The ancient Mandas are even now a clan of the Jats in India. It is they who gave the first historical empire of the Jats in the western plateau of Iran. They are named in the Puranas also. The Vishnu Purana mentions them as Mandakas. By removing the suffix 'ka' the name appears in its old and present form. A country called Mandavya is mentioned in the Agni Purana.1 Sankhyana Aranyaka, too mentions these people and so does Varahamihira, who, in his Samhita, locates them in the north, as well as the northwest of India. Mādaiya is their Persian name. [8]

Basin rivers

External links

References

  1. Jats the Ancient Rulers (A clan study)/The Antiquity of the Jats,p.297
  2. Cambridge Ancient History, Vol. IlI, p. 174.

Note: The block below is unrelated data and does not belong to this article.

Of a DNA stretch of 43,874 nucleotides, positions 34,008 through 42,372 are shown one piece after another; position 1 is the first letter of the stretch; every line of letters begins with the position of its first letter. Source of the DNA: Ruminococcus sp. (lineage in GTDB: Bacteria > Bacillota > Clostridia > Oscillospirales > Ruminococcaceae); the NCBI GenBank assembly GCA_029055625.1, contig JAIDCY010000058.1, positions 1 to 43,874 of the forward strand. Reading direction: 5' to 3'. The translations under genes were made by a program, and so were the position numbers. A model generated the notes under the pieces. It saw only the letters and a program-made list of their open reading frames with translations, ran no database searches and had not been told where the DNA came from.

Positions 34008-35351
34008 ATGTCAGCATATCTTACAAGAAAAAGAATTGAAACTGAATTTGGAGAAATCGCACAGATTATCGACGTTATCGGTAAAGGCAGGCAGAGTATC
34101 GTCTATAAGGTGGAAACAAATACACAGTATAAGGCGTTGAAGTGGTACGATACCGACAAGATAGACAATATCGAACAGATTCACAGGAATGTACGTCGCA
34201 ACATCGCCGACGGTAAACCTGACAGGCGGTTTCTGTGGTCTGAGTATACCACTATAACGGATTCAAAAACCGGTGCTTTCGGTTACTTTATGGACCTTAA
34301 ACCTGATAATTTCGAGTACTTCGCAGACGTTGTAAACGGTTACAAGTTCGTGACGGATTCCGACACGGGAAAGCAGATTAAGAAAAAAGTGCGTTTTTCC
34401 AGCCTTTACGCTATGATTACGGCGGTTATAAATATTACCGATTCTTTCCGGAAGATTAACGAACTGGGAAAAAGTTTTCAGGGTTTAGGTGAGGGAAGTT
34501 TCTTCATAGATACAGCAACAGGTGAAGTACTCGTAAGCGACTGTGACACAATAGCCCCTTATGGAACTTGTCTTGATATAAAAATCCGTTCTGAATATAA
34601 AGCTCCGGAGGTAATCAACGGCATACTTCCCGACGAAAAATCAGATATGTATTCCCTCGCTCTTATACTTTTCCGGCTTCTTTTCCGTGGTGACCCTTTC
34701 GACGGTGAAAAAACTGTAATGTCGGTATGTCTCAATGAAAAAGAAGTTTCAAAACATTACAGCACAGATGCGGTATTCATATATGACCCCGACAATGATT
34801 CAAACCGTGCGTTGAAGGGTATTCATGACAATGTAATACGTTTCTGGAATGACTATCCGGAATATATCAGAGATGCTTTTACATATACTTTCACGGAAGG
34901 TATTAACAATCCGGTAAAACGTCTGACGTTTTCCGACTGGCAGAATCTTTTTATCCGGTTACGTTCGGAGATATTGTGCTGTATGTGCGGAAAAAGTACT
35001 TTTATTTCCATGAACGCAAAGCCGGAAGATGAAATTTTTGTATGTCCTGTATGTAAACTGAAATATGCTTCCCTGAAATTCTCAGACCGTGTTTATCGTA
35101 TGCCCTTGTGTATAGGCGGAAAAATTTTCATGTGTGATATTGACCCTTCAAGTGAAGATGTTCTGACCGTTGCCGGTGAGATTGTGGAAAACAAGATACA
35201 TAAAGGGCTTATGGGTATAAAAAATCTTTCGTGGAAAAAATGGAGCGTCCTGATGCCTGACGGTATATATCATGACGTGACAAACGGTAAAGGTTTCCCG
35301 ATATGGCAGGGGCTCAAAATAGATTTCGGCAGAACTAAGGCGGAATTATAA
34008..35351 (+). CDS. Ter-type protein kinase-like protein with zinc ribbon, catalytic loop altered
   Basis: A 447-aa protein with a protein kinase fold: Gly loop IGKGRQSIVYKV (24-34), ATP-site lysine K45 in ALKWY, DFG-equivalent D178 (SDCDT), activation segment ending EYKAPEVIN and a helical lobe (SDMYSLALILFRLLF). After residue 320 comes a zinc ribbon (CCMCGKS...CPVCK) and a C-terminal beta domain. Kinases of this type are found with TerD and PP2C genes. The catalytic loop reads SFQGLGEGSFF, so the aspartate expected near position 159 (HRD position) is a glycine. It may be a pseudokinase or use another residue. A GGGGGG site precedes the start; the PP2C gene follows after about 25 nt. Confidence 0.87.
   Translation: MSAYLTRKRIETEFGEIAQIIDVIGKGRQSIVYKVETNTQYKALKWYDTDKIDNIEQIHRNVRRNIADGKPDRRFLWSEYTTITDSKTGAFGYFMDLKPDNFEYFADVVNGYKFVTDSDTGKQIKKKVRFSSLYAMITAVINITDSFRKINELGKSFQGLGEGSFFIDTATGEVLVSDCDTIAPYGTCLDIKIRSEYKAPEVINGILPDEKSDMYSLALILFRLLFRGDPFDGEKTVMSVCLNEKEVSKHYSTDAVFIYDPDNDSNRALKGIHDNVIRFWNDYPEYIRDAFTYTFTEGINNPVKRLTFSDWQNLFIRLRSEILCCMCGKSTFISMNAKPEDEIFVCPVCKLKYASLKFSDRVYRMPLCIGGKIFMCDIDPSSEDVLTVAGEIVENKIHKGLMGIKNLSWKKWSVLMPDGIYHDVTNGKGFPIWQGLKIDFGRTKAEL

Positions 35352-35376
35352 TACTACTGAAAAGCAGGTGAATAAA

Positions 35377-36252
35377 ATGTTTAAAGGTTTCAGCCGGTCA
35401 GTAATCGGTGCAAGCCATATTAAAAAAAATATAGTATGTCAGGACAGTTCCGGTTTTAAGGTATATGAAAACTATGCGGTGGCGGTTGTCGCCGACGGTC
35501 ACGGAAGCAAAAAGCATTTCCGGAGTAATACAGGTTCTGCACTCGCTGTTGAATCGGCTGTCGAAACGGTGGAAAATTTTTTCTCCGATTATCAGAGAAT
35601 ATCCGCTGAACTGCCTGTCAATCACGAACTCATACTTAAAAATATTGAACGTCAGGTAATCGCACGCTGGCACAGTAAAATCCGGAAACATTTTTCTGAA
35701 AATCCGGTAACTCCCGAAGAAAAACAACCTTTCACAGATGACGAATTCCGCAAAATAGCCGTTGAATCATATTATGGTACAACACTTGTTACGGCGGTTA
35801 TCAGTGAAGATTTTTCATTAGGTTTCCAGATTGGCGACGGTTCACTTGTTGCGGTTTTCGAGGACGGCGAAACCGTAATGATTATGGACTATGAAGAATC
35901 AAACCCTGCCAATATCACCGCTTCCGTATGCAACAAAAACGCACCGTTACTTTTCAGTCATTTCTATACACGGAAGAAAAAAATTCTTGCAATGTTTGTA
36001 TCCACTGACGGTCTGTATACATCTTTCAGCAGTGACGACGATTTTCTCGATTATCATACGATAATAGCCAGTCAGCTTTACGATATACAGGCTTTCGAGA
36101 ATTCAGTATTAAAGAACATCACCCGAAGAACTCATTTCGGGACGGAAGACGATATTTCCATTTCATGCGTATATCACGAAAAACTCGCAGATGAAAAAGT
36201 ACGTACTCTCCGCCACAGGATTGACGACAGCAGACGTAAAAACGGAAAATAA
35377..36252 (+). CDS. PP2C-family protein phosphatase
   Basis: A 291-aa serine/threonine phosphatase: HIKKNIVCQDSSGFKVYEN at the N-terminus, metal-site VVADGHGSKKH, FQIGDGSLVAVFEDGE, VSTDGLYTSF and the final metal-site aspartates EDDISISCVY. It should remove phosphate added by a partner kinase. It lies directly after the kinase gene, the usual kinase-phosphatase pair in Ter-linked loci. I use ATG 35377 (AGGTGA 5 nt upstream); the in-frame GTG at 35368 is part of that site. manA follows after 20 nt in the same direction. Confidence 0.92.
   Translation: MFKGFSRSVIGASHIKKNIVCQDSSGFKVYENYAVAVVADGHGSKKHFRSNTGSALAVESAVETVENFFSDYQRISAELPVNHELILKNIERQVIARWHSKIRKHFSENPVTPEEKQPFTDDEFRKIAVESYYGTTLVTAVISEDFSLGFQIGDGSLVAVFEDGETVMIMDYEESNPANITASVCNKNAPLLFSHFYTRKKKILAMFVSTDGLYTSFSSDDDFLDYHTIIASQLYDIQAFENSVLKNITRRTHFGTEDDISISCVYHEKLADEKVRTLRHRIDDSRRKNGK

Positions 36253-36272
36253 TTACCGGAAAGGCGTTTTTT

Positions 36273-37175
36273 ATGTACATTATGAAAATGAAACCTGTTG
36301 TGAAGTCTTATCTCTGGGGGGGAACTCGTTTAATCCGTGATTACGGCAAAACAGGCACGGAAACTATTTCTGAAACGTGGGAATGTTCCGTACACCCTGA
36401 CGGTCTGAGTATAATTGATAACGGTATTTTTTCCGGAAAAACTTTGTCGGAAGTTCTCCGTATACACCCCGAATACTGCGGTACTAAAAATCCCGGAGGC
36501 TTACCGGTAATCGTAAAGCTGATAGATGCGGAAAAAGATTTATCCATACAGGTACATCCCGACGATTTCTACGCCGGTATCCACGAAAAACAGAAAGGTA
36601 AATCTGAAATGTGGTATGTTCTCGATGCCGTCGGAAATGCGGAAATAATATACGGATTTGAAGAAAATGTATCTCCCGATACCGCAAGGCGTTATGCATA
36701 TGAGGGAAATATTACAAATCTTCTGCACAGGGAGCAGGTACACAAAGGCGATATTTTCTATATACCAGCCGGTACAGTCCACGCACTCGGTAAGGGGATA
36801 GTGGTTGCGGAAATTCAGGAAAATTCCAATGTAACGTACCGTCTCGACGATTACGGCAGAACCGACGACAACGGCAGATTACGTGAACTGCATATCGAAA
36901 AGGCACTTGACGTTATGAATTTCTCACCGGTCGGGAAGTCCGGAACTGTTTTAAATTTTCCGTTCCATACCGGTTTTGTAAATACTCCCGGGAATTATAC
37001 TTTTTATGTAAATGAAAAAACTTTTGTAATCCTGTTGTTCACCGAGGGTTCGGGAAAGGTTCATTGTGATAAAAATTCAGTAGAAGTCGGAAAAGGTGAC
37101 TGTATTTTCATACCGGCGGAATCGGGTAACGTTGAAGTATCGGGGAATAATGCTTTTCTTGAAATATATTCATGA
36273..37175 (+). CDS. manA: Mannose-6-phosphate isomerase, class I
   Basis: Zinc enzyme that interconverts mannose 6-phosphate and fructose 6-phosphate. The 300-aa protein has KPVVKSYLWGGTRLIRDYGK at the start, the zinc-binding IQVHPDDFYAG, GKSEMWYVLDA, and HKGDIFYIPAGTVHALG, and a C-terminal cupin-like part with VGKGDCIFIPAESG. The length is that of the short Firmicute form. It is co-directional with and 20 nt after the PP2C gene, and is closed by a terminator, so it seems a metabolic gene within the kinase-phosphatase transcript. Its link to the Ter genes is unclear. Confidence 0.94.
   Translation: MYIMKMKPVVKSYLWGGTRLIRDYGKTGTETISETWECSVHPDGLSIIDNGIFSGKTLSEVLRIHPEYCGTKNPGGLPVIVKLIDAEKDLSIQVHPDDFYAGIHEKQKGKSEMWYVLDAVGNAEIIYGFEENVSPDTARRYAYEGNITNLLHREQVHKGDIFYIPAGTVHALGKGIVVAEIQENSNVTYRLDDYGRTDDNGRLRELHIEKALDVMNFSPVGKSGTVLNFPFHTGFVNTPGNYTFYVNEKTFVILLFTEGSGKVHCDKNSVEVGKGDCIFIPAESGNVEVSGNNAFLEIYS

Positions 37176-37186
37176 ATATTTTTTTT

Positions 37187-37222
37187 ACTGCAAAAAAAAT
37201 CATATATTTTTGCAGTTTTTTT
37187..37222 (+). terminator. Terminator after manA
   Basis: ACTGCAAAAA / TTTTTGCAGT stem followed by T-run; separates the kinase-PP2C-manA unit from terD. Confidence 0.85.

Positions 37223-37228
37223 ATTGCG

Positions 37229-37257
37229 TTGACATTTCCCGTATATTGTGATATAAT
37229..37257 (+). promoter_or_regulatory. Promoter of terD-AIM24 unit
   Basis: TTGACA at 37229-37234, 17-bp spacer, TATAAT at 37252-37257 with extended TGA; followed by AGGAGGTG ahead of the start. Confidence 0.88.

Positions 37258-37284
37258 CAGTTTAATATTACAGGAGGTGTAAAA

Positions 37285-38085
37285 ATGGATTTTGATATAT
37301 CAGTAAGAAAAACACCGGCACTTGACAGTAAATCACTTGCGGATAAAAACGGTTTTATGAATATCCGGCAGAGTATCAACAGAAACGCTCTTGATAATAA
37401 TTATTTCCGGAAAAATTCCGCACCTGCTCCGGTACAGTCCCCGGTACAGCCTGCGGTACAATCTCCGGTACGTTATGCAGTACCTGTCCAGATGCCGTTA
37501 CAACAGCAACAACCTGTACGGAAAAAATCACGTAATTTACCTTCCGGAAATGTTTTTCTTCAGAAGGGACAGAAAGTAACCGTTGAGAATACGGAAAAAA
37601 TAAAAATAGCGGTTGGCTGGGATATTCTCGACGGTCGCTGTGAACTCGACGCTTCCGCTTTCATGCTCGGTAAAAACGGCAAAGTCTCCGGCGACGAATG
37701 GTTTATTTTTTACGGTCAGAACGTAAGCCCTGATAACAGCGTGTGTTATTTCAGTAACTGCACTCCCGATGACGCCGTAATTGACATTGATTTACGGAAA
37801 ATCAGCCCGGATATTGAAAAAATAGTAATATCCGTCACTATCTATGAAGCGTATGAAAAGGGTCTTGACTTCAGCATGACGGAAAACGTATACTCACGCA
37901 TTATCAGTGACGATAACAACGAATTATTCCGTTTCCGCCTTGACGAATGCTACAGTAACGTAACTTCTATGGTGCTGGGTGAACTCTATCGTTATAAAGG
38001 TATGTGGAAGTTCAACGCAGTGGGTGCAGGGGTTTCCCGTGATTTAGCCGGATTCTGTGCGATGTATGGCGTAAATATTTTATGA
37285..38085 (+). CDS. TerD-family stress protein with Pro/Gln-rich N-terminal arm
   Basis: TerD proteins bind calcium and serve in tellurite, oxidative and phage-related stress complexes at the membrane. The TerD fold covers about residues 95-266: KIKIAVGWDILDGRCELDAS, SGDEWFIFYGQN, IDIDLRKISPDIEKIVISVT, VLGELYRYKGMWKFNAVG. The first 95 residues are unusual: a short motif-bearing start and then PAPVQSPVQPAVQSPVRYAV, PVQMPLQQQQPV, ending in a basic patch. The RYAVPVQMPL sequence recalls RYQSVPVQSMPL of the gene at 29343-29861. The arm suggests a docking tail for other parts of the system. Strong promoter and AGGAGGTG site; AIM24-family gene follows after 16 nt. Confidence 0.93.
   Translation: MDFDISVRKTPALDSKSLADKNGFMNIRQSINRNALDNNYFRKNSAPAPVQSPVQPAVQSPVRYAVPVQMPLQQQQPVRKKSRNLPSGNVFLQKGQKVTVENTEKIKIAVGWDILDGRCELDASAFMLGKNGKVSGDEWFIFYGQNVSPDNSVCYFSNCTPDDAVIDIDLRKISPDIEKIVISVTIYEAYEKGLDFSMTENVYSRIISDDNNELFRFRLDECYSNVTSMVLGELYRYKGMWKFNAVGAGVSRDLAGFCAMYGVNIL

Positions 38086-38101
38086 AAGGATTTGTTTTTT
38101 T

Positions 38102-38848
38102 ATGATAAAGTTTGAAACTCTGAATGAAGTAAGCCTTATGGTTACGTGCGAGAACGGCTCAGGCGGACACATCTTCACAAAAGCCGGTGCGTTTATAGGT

3. Thakur Deshraj: Jat Itihas (Utpatti Aur Gaurav Khand)/Navam Parichhed,pp.147-152
  4. Jats the Ancient Rulers (A clan study)/The Antiquity of the Jats, p.304
  5. P. Sykes, op. cit., vol. 1, p. 23,
  6. See- Jats the Ancient Rulers (A clan study)/The Mandas
  7. Jats the Ancient Rulers (A clan study), Book by Bhim Singh Dahiya, IRS, First Edition 1980, Publisher: Sterling Publishers Pvt Ltd, AB/9 Safdarjang Enclave, New Delhi-110064, pp.126-127
  8. See- Jats the Ancient Rulers (A clan study)/The Mandas